Several prominent Chinese dissidents have doubled down on their support for US President Donald Trump, comparing those who stormed Capitol Hill in Washington last week to the Tiananmen Square student protesters in 1989.
Some also repeated unsubstantiated claims about voter fraud and staged riots meant to pin the blame on Trump, angering others in the exile community.
On Twitter on Thursday, Li Jinjin, a former Peking University student leader who took part in the 1989 movement, compared the Trump supporters who laid siege to the Capitol to students involved in the 1989 protests, in response to descriptions of the former as a “mob” or “thugs”.
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“Who are the mobs? The students also occupied Tiananmen Square in 1989, the Communist Party also called them mobs? If they didn’t pick up a weapon, then they weren’t violent,” wrote Li, now a lawyer in New York.
“If they broke the law, then they should be arrested but they’re not mobs,” he wrote, referring to the Trump supporters.
Li told the South China Morning Post that he was not comparing the Capitol Hill siege to the 1989 Tiananmen Square protest but that the people from the two events, Trump supporters and the student protesters, were of “similar nature”, in that they were both carrying out a political struggle.
They were not seditious, nor were they “domestic terrorists”, he said.
Another critic of the Communist Party, economist He Qinglian retweeted unverified claims that the Capitol Hill siege was infiltrated by people from the anti-fascist movement known as Antifa, and that it was planned in advance by the left.
She also compared the law enforcement officers trying to end the siege to Beijing’s suppression in Tibet in the 1950s and of the 1989 protest.
Several rioters who broke into Congress have been identified as Trump supporters and not Antifa as some have falsely claimed, according to fact checks by media outlets such as Associated Press.
Trump is popular among a number of Chinese dissidents, including blind activist Chen Guangcheng and artist Ai Weiwei, who applaud him for standing up to the party by launching a trade war in 2018 and introducing sanctions against Chinese officials and companies.
But Zhou Fengsuo, a US-based human rights activist and a former Tiananmen student leader, said it was “very inappropriate” to draw parallels between the events in Washington and those in 1989.
Zhou said the Chinese students were demanding rights such as the vote while in the US people could vote and there was a relatively sound legal system.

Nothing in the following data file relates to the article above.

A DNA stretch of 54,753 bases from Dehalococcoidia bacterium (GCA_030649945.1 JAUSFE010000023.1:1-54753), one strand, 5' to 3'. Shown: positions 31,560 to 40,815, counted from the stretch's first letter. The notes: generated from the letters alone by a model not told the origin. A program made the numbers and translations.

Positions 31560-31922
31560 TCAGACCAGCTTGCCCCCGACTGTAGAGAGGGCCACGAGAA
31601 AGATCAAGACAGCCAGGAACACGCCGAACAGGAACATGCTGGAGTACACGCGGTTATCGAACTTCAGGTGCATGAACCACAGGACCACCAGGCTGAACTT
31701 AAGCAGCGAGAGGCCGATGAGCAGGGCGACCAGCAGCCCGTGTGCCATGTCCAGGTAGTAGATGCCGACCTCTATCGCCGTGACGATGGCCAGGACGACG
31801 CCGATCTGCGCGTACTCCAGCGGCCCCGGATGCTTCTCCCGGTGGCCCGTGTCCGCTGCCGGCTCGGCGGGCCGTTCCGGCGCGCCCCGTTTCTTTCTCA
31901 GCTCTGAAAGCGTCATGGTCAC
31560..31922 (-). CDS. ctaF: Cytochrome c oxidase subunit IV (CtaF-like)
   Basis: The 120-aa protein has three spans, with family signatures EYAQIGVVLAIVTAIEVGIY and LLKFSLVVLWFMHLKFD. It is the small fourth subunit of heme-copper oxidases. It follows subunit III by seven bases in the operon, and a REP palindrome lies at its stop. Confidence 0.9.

“I remember clearly in 1989, even in the worst situation including when Beijing implemented martial law, the students never stormed the Great Hall of the People,” Zhou said, referring to the building where China’s rubber-stamp legislature meets.
“In fact, the students tried their best to maintain order and prevented attempts to break into any public buildings around the square.”
Zhou, who co-founded the NGO Humanitarian China, added that no one person could claim to represent the community.
He also said that of Trump and president-elect Joe Biden, he preferred Trump as Biden’s foreign policy seems to be a repeat of the Obama era.
““I don’t like the direction of Biden‘s foreign policy, especially the appointments to his foreign policy team, which is worrying. The Biden team is essentially the Obama team,” Zhou said.
Teng Biao, a human rights lawyer and legal scholar based in the US, said it was infuriating and absurd to see the comparison between the two events more than three decades apart, especially from activists involved in the 1989 protests.
“Influential Chinese figures have been creating or spreading fake news in order to support an American president with dictatorial tendencies, this is a really worrying trend for the future of China,” Teng said.
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Former Beijing resident Sun Liyong also took part in the 1989 protests and spent seven years in jail for subversion after starting an underground pro-democracy magazine. He settled in Australia in 2004.
Sun, 60, said that even though Trump did not care about human rights abuses in China, he was hawkish about Beijing – and had Sun’s support.
If there had been a second Trump term, the outgoing president would have been really tough on China due to the pandemic, which had hit the US hard, he said.
Sun said that despite all the debate between the activists playing out on social media, some remained friends offline.
“The division in the Chinese dissident community caused by this US election pains my heart,” Sun said.
“The election has ended. Friends should still be friends. We need to keep fighting for democracy in China. The democratisation of China does not rely on the US or the West. No one is reliable but ourselves, the Chinese people.”
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This article Trump, Tiananmen and the Chinese exile divide over the Capitol siege first appeared on South China Morning Post